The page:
Bill LawlissName: William “Bill” Lawliss, AHC/CDC, CCPR
Company, Location, and Years of Service: Ingersoll Rand Security Technologies – New England, Needham, MA, 5+ years (since May 2004)
Current Position: Sales Manager
Total Years in the Industry: 21 years (as of 12/2009)

Summary of Previous Industry Experience:

I began as an estimator/detailer for specialty products with HCI/Craftsmen in Winooski, VT in December 1988. I transitioned to inside sales for all products and later transferred to the Nashua, NH branch. In Nashua I began in inside sales before taking a role in contract sales and being promoted to operations manager. I later went to work as a project manager for O’Connor Door in Needham, MA before leaving to become a sales rep for Essex Industries. I joined my present company in May of 2004 as a specification writer. I later moved to a distributor team leader role before my current position as sales manager.

How did you get your start in the door and hardware industry?

I was working for a general contractor in Vermont and received a call from Lori Greene, who was working for HCI/Craftsmen in Winooski, VT. One of their detailers had left to follow the Grateful Dead and they were looking for a replacement. I interviewed, got the job, and the rest is history.

Who have been mentors to you during your career?

John Huard and Bill Elliott have been mentors from the hardware industry. John was a mentor early on while I was at HCI in Winooski. We sold window hardware, cabinet hardware, and miscellaneous items along with commercial doors and hardware so there was a lot to learn. Later in my career when I began writing specifications and working toward my AHC, Bill Elliott was a great resource and mentor. I have been lucky to work with a lot of talented people so I’ve learned a lot from my experiences in my roles and relationships.

What changes have you seen in the industry over the years?

Technology in general has been the biggest change. Fax machines came into business when I began and transitioned from thermal paper to plain paper to e-Faxes today (if at all). Typewriters were turned in for computers which now play a huge role in inventory, estimating, submittals, ordering, and communication. In the good ol’ days we used pen and paper…lol. Technology has also played a role in product development. Most hardware was mechanical when I began, with an electric strike adding the most complexity to a hardware set. Now we have wireless products that interface with other components via the internet and are managed from a computer.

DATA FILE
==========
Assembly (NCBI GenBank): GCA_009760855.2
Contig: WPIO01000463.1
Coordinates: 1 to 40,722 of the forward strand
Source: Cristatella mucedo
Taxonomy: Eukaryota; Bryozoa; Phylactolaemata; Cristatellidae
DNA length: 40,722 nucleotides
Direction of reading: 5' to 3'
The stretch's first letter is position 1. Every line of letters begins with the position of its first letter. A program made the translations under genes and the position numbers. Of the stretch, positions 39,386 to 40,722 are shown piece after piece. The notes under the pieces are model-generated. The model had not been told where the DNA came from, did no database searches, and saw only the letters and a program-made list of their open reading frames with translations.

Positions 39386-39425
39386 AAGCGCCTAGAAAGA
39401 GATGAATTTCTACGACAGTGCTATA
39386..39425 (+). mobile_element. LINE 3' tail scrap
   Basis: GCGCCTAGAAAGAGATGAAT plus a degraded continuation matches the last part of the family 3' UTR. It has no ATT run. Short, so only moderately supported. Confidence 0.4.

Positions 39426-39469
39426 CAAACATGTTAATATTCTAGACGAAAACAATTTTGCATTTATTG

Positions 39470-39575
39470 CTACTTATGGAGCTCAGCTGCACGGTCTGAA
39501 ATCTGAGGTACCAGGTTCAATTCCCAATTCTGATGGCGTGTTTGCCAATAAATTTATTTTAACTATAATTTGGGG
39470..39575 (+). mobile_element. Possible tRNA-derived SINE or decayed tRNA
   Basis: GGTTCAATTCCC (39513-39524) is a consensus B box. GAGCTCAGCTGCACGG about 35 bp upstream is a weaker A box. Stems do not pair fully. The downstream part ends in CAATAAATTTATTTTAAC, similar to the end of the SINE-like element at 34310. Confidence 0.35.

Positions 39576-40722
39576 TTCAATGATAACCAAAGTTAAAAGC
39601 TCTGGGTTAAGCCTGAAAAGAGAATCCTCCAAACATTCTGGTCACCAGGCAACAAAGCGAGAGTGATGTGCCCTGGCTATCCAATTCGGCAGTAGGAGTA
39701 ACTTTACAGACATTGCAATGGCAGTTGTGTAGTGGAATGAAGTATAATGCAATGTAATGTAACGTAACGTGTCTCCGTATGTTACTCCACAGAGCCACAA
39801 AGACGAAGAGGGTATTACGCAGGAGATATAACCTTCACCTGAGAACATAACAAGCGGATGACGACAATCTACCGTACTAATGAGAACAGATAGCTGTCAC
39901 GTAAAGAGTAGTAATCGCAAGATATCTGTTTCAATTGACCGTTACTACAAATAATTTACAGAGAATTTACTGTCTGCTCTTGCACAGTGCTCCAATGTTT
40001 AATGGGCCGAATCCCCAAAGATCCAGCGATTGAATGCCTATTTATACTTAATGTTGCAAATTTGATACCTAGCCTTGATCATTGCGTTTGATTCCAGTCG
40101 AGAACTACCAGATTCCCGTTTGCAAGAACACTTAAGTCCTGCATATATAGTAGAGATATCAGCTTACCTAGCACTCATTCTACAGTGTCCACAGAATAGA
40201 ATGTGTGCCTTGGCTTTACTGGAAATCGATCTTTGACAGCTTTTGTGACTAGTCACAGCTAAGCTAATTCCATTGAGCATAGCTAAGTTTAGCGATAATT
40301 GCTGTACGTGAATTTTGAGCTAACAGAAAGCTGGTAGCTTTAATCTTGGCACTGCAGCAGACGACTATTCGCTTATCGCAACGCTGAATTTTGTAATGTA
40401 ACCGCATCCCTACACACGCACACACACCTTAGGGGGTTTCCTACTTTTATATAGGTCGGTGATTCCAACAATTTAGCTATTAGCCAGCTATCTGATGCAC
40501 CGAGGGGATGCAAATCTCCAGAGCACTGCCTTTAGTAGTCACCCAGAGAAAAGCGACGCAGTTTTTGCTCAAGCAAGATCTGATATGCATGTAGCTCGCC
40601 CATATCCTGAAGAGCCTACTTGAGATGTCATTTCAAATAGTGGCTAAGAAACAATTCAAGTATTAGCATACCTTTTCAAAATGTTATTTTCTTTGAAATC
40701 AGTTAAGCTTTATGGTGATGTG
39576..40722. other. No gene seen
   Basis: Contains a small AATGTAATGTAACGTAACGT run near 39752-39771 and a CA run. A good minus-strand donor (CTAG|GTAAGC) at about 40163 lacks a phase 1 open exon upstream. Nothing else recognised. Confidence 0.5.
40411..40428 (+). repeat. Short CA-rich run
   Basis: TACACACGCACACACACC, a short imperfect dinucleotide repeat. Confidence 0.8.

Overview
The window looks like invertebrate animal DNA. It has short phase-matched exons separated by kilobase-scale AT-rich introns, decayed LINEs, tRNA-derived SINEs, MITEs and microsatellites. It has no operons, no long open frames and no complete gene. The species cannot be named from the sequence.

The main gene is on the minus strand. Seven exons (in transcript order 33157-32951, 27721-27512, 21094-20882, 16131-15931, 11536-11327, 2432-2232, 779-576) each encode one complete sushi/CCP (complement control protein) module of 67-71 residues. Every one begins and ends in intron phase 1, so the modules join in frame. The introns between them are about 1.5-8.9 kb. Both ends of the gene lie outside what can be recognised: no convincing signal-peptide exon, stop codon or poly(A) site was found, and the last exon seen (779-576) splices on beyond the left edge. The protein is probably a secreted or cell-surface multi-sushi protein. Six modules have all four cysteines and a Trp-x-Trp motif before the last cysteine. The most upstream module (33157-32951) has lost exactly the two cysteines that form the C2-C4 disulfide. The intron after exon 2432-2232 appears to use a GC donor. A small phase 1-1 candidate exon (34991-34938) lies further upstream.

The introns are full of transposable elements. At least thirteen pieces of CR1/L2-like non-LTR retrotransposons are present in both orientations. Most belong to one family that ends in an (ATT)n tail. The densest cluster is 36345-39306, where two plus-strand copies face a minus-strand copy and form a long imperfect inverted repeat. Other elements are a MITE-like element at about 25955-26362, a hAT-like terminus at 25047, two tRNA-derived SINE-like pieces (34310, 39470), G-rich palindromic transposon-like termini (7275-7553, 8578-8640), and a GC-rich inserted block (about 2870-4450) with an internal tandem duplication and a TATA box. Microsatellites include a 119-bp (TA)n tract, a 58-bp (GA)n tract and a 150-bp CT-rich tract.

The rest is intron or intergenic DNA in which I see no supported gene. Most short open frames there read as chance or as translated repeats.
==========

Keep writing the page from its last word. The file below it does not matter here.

What’s the best part of your current job?

The best part of my job is the diversity. I get to do or be involved in a lot of different aspects of the business and industry which means working with a lot of different people. It’s not boring.

What career would you pursue if you weren’t working in the hardware industry?

If I won Megabucks I’d like to become a teacher. If I had it all to do over again – I would become a lawyer.

What’s your favorite hardware-related product?

Pretty much anything electrified. I think they have provided growth opportunity for our industry and solutions to consumers’ needs. I also think that while they have come a long way in the last 20-years – we are only seeing the beginning of electrified hardware solutions.

What would your colleagues/customers be surprised to learn about you?

I used to have a spiked (semi-punk compared to most) haircut in college and drove a motorcycle – what a rebel. I still have my motorcycle license but don’t plan on getting a motorcycle for a while.

What’s your proudest accomplishment?

My son and daughter, but particularly my daughter’s progress is my proudest accomplishment. My wife, who took the lead, and my daughter, with her determination and strong personality, deserve most of the credit but I’d like to think I played a role.

What do you like to do in your free time?

I’m currently in school working towards my bachelor’s degree, so I don’t seem to have much free time. If I do, then other than a nap I do whatever my wife and daughter want to do, which often includes shopping. I don’t like to shop but it does allow us to be together so I go with the flow.

What words of wisdom would you give to people entering the industry?

Get involved – this industry can provide you a lot of opportunity if you have initiative to learn and make it your career.

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